Campus Free-Speech Problems Come Down to Culture

We’ve all heard stories about university administrators cracking down on free speech. But free expression is suffering even without these enablers, and that should worry us.

In a recent New York Times op-ed, University of Virginia senior Emma Camp powerfully defended freedom of expression as she described her own practice of self-censoring while on campus. In doing so, she highlighted the disappearance of free-speech culture, both in America at large and at a university with respectable free-speech credentials.

It is obvious that Camp values free expression and welcomes a diversity of viewpoints. In fighting for changes, she is also willing to face some consequences for her speech. Yet you feel her pain as she admits being fearful of speaking up, and her disappointment when she confesses to often taking the easy way out by remaining quiet.

As an adult with views that are often distinctly different from those of my personal and work friends, I can relate. Of course, it’s sometimes good to hold one’s tongue about dissenting opinions, like at Thanksgiving dinner or a birthday party with friends whose opinions vary widely. There is more to life than just the debate of ideas. However, such silence is a problem when one feels pressure to hide opinions, or even acknowledge them, in settings — such as classrooms — that should encourage the search for truth by welcoming different viewpoints.

But Camp’s op-ed also resonated with me because my daughter is in her first year at UVA. As I read, I could hear my daughter’s own account of her experience. I assumed that her feeling of having to stay quiet would pass as she encountered other students eager, like her, to have open conversations and exchange opinions. However, I now must face the possibility that it will not be as easy as I had hoped.

This situation is troublesome given UVA’s well-deserved reputation as one of the best higher-education institutions in the country when it comes to its respect for free speech. In fact, in June 2021, UVA’s Board of Directors formally approved a statement reaffirming its commitment to free expression and open inquiry. In addition, for several years running, UVA has been given the “Green Light” speech code rating by the prestigious and uncompromising Foundation for Individual Rights in Education (FIRE).

What UVA suffers from isn’t anti-free-speech rules. Instead, it’s the loss of its free-speech culture — something that’s happening across America.

The destruction of this culture is subtle. It happens over time through comments signaling that some positions are too objectionable to be stated. After a lecture by George Mason University economist Alex Tabarrok on the COVID-19 pandemic, my daughter mentioned to her suitemates that a vaccine was practically ready in January 2020, but that the regulatory ordeal was such that it took almost a year to get an emergency approval. She was mocked as someone who gets her information from Facebook. She knows now to abstain from COVID-19 conversations.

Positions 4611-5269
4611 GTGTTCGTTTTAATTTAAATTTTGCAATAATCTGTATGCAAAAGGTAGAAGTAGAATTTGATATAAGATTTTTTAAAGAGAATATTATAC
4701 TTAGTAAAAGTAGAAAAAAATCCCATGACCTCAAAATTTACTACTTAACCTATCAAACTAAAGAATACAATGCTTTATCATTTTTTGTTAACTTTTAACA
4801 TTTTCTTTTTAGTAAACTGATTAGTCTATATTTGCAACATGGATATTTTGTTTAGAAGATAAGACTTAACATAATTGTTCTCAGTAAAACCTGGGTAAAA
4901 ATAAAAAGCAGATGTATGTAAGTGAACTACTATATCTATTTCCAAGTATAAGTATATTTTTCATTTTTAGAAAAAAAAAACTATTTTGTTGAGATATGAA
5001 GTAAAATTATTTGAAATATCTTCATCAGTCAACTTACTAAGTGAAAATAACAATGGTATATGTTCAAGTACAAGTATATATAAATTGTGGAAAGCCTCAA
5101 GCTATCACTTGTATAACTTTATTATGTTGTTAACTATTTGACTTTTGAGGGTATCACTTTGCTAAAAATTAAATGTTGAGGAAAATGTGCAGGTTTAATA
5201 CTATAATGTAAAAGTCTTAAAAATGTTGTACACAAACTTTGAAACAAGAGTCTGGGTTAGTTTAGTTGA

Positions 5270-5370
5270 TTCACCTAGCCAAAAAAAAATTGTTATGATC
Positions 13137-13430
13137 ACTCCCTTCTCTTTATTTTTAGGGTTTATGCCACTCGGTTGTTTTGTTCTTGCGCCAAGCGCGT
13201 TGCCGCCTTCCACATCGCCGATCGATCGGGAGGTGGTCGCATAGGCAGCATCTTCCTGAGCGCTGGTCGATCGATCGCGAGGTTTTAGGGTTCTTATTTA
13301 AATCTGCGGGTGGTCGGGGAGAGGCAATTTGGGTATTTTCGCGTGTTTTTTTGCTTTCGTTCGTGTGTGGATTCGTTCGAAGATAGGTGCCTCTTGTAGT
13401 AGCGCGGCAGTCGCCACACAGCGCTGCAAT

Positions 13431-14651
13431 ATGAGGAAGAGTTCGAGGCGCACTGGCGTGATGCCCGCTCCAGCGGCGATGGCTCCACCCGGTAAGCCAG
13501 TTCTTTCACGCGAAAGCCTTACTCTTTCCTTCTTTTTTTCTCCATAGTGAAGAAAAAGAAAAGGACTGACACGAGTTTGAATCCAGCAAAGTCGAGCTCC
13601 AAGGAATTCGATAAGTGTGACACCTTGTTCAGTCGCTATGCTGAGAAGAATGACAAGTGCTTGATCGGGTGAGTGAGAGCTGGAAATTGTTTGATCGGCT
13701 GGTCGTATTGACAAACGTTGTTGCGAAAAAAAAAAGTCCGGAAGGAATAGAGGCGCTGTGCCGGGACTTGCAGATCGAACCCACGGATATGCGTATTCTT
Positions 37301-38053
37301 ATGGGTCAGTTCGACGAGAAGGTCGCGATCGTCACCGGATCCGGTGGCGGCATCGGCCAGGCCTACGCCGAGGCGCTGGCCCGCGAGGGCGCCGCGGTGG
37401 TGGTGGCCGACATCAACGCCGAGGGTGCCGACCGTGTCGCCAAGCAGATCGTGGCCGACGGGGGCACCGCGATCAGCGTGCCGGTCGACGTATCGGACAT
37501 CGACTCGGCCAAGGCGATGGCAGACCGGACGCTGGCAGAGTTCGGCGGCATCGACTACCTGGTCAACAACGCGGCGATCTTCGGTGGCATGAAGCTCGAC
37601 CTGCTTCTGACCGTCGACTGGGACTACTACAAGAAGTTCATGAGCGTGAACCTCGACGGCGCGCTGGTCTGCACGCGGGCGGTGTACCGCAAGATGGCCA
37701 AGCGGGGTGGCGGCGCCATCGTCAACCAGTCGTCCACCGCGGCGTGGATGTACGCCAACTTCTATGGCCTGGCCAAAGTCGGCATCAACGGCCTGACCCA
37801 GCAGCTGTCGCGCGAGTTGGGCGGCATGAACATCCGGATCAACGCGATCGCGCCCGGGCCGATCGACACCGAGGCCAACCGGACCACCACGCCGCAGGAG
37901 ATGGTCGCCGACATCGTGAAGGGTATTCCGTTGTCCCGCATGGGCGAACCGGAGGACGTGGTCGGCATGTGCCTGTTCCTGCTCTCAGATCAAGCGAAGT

Standing alone, each mockery is benign. But when repeated on a large scale for every topic from vaccine regulations to politics, sex or race — with some comments even treated as an equivalent to physical violence — many students will choose to stay silent.

Some students are fighting back, of course. Camp is one of them. At Emory University, some tried to form a pro-free-speech alliance only to be opposed and denied by the student government association — not university administrators — after some law students complained that free speech is “divisive” and “uncomfortable.”

I hope they won’t give up, because as free speech litigator David French tweeted, while “Legal threats are more immediately dangerous to free speech than social shame,” culture matters too. He adds, “a nation that turns its heart away from free speech will eventually change its laws.”

We are already seeing some of that happening, with other university administrators caving to students and imposing new speech restrictions or demanding public apologies from students for their “offensive speech.” In a few states, some Republican legislators are also trying to restrain discussions about race and sex in public universities.

How long do we think our First Amendment protections can endure when a rising generation thinks this way? Not long, if those who believe in a liberal order don’t band together to apply counter-pressure. At the very least, we must defend students who have the guts to stand up in this environment.

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Veronique de Rugy

Veronique de Rugy is the George Gibbs Chair in Political Economy and a senior research fellow at the Mercatus Center at George Mason University. To find out more about Veronique de Rugy and read features by other Creators Syndicate writers and cartoonists, visit the Creators Syndicate Web page at

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